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Waffle Cones and the Construct of Time

I'm frugal. Some (my husband) would say I'm cheap. I'd like to argue that I'm easily satisfied, but anyone who knows my obsession with expensive shoes and bags would disagree. Speaking of which, I'm already dreaming of these new Danskos for the fall.

But, I digress. I am, in the day-to-day, very frugal. I don't like to spend more than a few dollars on a coffee, and I always get the kiddie size of almost everything. This extends itself to my own kids most of the time. But yesterday was different.


Yesterday was overcast and pretty boring. We did go to the movies, but even that didn't do much to improve our middle-of-summer boredom. When the kiddos were little, I planned something every single summer day. In my book, it wasn't summer without a daily adventure. As a perpetually nerdy teacher-mom, I convinced them to do "Passion Projects" (where I learned how to do PBL). One year, Zoey wanted to learn about different countries, so each week she'd get library books, and Matty would cook something yummy for her to try. Oliver had a dinosaur year, and a year he wrote Star Wars fan fiction. We went to drum circles, took nature walks, had library time, and collected sea glass. If you have small children, I can't say it enough: do all the things. All of them. Don't clean your house. Go to the zoo. Skip making dinner and have "funky snacks" while watching a movie for the 100th time. Why? Because those days will help you (and them!) survive the teenage years.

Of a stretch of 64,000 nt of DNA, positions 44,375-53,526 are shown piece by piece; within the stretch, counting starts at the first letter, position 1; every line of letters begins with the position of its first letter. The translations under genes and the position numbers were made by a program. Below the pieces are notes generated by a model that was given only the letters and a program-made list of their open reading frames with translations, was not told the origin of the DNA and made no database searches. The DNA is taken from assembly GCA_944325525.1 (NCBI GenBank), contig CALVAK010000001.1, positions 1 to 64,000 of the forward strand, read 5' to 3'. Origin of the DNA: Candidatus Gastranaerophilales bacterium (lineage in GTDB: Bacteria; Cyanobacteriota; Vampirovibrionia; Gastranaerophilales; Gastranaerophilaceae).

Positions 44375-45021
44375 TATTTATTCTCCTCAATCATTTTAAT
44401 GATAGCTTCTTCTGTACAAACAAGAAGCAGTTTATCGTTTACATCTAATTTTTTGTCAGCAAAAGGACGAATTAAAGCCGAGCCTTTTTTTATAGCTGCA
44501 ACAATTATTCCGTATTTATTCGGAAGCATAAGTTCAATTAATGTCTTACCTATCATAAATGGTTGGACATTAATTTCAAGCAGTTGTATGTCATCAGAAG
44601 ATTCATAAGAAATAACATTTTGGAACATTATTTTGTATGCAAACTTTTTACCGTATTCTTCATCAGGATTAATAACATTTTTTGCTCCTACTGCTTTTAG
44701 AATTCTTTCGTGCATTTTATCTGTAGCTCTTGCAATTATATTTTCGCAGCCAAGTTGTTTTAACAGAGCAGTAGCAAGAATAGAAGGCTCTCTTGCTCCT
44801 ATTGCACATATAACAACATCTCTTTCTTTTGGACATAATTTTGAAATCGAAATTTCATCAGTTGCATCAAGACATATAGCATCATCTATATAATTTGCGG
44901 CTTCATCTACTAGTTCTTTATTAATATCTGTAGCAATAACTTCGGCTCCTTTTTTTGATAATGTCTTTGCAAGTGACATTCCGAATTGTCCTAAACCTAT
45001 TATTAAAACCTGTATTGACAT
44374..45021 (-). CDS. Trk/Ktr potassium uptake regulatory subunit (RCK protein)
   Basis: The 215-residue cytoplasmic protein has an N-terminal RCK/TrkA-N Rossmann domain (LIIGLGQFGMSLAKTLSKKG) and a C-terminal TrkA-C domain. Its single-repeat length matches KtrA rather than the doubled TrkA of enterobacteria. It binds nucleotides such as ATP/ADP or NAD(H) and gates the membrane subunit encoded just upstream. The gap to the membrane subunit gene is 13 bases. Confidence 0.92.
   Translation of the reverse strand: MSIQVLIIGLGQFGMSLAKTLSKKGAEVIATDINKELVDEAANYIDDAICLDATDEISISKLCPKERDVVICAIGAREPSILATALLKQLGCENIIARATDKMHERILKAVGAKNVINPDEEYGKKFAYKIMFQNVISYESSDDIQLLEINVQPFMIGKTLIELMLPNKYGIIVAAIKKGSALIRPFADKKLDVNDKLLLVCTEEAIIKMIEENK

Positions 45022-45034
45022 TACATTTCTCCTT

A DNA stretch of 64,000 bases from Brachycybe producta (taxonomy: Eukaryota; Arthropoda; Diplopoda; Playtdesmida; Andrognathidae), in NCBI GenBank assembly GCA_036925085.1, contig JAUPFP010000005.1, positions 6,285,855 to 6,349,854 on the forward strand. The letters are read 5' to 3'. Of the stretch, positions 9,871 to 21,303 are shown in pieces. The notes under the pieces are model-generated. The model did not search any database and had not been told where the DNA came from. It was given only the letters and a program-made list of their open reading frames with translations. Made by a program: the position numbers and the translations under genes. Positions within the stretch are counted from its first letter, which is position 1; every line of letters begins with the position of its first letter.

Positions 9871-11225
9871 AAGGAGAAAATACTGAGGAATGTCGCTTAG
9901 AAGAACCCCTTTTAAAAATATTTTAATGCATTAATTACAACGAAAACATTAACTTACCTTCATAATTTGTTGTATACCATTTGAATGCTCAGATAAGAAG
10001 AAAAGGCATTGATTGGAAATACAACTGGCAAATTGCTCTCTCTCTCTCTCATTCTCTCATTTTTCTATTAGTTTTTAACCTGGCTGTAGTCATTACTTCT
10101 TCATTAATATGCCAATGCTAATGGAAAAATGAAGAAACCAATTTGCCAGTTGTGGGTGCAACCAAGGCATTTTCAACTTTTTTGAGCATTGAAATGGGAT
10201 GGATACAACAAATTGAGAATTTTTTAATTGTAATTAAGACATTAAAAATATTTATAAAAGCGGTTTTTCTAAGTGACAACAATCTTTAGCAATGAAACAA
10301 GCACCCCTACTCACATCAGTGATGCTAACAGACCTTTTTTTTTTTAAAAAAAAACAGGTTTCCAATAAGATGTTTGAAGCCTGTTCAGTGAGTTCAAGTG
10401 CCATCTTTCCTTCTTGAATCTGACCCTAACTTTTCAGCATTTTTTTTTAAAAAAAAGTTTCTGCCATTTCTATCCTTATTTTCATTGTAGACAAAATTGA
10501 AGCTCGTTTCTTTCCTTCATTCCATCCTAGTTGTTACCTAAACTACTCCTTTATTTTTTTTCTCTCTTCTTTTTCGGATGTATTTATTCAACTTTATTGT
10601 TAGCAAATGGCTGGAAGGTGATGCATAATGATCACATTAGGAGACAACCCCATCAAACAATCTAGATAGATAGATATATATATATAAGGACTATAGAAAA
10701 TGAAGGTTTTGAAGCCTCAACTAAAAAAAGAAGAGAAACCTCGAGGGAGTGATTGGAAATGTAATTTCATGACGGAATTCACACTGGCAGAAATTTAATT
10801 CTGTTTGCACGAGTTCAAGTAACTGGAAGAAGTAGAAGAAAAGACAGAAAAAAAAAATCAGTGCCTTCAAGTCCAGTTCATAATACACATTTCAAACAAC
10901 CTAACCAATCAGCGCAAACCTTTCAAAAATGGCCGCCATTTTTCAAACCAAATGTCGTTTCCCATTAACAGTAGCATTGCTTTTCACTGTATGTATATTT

Oliver is now 13, which in my opinion is the very worst of the teenage years, and Zoey is 16. She's working, learning to drive and planning things with her friends. She's an intern/stage manager for a production of Heathers. Oliver doesn't always want to go along with my plans, and he makes some of his own too. Mostly though, as it is supposed to be, my teens are trying to have a life of their own, one that is not orchestrated by me. And, yep, one that doesn't always include me. Sigh.


So, yesterday, after the movies, when Oliver asked to get ice cream, I said yes. Was it 5:00? Yes. Had I just spent too much money on stuff at the movies. Yes. But, here I was, with the golden opportunity to spend a little more time with my teenager. He's had a rough year, as we all have, and I'm aware, now more than ever, that time is the most ridiculous construct. It seems like both a million years ago and just yesterday that he was obsessed with Thomas the Tank. I can remember the hurts and anguish of being 13 years old, yet it has been 34 years since I've walked in my own Chuck Taylors. I feel like I'm going to blink, and the constant piles of laundry, the music I'm trying-to-like-but-don't, and the side hugs will be walking out the door and driving away. So, when he looked at me with a twinkle in his eye and asked, "Can I get the chocolate dipped waffle cone?" I said yes.


I have a bunch of friends whose kiddos are going off to college, moving out, and my friends are having to redefine who they are and what they do with their time. That time is still a little ways off for me, but not nearly as much time as it feels. I always liked the old saying, "The days are long, but the years are short." I saw a young mom today, trying to hold her toddler's hand and adjust the baby wrap she was wearing with a 3 or 4 week old nustled in against the rain. In that sing song way that mama's talk to their babies (and themselves), she said, "We'll get this all figured out soon enough."


Yep, I thought. You will. And then it will all changes again. So, today, as I'm feeling unclear on this mother-of-teens thing, I'm going to remember that mantra all over: "We'll get this figured out soon enough."




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